PHNOM PENH (AP)-Britain's diplomatic mission here funded 10 scholarships Aug. 12
to encourage Cambodians to revive their traditional music, banned for years as a
bourgeois luxury under the communist Khmer Rouge.
Catherine Geach, a music teacher at the University of Fine Arts, convinced the mission
to provide U.S. $2,250 after noticing most students were more interested in Western
music than their own.
Of the 147 music students at the university, 130 are studying western music and only
17 are learning traditional Cambodian music, said the 20-year-old from Hitchin, England.
"A lot of Cambodians believe, unfortunately, that western culture is better
than their own," said the graduate of London's prestigious Royal Academy of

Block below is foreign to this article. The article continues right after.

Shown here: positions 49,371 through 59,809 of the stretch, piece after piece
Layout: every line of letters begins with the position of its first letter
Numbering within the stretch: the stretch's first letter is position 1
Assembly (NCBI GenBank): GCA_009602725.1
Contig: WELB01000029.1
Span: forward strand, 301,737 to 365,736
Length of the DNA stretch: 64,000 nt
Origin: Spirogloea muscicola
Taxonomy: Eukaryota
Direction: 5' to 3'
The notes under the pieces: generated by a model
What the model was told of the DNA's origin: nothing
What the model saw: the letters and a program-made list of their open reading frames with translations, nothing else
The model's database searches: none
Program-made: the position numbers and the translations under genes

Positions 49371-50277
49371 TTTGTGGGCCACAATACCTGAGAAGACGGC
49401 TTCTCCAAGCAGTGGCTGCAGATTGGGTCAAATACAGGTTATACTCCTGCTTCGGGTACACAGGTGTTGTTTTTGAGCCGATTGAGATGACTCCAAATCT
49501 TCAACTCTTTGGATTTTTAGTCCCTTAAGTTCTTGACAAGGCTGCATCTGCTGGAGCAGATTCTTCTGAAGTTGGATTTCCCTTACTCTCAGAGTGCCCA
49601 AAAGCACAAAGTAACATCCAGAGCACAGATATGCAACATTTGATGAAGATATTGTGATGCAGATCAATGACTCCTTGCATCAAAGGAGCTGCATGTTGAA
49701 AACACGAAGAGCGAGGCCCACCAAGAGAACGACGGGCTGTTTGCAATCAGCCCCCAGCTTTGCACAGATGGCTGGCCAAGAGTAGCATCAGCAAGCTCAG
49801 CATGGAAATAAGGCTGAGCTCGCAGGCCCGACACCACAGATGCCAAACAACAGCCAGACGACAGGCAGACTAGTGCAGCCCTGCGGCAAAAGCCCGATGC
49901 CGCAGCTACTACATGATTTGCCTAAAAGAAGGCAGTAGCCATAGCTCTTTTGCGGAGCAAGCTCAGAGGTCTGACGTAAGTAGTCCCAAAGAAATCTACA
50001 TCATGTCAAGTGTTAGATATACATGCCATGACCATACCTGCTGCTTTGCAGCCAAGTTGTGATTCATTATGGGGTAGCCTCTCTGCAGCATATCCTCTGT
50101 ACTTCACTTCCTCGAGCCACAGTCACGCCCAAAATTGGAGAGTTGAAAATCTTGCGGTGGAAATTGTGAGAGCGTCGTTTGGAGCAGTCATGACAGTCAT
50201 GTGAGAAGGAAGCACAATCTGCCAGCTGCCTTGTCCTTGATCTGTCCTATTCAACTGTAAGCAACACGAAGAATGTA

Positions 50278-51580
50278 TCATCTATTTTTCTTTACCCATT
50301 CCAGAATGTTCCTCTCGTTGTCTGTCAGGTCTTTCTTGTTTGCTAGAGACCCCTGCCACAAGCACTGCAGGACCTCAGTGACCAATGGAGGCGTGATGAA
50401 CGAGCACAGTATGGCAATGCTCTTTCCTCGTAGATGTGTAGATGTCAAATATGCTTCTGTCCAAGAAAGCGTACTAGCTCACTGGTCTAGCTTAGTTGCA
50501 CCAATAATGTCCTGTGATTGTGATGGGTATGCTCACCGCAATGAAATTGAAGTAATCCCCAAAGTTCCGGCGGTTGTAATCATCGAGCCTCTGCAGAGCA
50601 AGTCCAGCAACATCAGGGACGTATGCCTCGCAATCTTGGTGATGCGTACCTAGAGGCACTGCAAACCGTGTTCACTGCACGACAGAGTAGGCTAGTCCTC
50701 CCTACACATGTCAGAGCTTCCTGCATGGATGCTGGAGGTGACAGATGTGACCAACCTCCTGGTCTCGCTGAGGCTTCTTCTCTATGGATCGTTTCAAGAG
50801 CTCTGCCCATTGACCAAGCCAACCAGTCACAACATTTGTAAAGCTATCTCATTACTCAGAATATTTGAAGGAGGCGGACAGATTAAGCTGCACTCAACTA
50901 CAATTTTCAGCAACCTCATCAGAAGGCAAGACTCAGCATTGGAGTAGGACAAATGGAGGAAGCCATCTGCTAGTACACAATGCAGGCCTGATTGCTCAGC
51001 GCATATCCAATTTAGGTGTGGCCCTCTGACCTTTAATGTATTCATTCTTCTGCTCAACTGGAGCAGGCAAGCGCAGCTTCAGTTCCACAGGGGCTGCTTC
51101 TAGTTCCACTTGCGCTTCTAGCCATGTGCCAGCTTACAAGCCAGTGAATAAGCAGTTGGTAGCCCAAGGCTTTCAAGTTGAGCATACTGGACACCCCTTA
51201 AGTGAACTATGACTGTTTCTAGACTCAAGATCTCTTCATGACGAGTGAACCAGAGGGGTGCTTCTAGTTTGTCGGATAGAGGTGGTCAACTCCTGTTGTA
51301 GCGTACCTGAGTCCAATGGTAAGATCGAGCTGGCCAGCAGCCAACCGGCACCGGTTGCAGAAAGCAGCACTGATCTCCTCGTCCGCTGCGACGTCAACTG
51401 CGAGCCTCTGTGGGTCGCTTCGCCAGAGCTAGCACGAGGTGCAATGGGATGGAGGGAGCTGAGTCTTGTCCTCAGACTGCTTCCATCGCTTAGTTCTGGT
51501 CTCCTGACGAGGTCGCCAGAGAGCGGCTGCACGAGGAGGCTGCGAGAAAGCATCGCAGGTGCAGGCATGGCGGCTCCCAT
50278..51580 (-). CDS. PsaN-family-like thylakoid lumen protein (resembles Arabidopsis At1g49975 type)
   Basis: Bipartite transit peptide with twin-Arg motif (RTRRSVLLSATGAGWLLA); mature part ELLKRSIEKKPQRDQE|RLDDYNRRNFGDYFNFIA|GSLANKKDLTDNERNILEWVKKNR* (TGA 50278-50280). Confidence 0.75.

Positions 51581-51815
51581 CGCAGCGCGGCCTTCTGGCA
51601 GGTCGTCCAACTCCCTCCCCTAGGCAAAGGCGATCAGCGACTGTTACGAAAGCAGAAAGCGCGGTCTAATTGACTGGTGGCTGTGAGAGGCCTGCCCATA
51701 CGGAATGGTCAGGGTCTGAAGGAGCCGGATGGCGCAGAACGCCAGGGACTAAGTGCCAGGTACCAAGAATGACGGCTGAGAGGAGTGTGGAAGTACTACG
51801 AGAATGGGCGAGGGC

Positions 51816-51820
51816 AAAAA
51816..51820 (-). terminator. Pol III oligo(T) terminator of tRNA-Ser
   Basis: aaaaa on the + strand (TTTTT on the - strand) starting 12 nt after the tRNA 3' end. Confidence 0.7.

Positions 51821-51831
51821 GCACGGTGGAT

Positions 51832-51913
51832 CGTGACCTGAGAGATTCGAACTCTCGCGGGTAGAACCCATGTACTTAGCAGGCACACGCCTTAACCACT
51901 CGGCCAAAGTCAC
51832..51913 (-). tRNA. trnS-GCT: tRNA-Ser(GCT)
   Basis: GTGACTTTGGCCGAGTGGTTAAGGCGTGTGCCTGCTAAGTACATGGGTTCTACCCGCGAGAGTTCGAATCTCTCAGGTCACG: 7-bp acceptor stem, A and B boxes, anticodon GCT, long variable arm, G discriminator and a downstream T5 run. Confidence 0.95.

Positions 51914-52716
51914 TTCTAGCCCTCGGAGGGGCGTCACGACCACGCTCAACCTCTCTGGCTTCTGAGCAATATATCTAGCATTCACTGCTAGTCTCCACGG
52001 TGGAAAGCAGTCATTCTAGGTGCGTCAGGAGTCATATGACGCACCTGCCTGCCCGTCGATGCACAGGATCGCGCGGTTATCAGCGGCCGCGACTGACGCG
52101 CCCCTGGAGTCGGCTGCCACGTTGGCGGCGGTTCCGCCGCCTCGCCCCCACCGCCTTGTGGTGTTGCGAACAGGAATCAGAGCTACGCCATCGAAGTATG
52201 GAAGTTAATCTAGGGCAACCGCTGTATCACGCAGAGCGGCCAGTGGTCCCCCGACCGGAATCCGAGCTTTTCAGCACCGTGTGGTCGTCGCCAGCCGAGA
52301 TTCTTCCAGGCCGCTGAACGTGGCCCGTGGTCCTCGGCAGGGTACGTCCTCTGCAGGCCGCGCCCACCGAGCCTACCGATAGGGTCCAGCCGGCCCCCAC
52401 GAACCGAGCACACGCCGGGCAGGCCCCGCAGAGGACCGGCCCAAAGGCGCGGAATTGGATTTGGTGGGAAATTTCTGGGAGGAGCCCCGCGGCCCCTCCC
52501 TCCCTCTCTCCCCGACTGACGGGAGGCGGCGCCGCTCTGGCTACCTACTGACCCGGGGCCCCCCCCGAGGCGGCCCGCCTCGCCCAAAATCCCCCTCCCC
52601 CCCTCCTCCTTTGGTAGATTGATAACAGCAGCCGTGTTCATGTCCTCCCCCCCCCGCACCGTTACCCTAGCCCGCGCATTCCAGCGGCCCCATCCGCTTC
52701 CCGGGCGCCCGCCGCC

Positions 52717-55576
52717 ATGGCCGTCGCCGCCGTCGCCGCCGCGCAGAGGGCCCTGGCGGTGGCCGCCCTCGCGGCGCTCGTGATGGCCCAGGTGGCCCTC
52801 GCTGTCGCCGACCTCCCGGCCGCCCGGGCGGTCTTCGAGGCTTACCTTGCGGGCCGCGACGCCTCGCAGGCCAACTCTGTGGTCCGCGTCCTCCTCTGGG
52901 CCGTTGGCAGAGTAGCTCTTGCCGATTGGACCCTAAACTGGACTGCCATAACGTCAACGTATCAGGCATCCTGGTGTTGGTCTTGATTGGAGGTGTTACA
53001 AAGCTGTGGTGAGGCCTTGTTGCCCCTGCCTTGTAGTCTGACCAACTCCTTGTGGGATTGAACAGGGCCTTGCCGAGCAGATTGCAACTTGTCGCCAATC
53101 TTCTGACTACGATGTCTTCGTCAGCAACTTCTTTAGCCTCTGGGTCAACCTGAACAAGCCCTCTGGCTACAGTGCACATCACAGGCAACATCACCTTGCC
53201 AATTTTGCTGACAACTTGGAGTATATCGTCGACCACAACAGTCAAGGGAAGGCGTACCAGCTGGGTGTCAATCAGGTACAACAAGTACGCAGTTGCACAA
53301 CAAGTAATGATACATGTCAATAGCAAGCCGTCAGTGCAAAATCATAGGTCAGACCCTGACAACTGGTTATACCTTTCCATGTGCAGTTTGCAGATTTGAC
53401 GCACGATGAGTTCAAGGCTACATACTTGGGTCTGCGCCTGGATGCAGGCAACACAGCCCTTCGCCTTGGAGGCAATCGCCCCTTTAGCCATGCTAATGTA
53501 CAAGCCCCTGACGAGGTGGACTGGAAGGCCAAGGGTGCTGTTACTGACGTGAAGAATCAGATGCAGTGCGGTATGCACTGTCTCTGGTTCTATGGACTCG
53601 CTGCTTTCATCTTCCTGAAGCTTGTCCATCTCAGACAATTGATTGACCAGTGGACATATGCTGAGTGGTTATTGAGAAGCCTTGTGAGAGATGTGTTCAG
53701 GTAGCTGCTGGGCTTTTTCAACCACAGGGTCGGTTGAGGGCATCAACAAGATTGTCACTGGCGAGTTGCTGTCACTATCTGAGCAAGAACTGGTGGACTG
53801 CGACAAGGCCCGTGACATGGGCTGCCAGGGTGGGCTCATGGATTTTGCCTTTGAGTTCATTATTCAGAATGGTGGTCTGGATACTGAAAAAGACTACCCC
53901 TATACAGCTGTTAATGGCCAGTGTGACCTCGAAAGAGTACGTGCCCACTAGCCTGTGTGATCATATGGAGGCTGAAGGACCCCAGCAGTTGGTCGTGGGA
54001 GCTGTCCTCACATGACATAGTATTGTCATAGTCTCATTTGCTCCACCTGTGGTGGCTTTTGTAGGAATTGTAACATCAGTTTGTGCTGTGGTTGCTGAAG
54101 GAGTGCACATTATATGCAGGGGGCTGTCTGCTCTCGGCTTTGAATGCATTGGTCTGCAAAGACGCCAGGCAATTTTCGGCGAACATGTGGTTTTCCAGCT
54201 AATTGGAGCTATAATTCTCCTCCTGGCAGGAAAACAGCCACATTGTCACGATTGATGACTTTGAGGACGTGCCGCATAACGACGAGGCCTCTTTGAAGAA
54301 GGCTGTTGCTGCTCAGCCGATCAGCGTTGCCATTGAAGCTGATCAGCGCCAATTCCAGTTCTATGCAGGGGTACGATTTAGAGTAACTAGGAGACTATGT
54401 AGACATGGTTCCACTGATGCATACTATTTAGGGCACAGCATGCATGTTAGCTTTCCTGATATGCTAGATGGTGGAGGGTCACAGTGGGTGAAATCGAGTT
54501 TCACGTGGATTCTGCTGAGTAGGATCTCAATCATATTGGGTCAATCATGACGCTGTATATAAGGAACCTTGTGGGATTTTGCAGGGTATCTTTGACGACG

Music. "We discovered that, unless we did something, Cambodian music was going
to die out."
The head of the British Mission, David Burns, dipped into his small projects fund
so Ms. Geach could provide the 10 poorest students with U.S. $25 each per month,
equivalent to a civil servant's salary, to cover their living expenses during the
academic year that begins in October. There is no tuition at the school.
Many of the country's musicians were killed, along with hundreds of thousands of
other Cambodians, when the Marxist Khmer Rouge tried to restructure the country in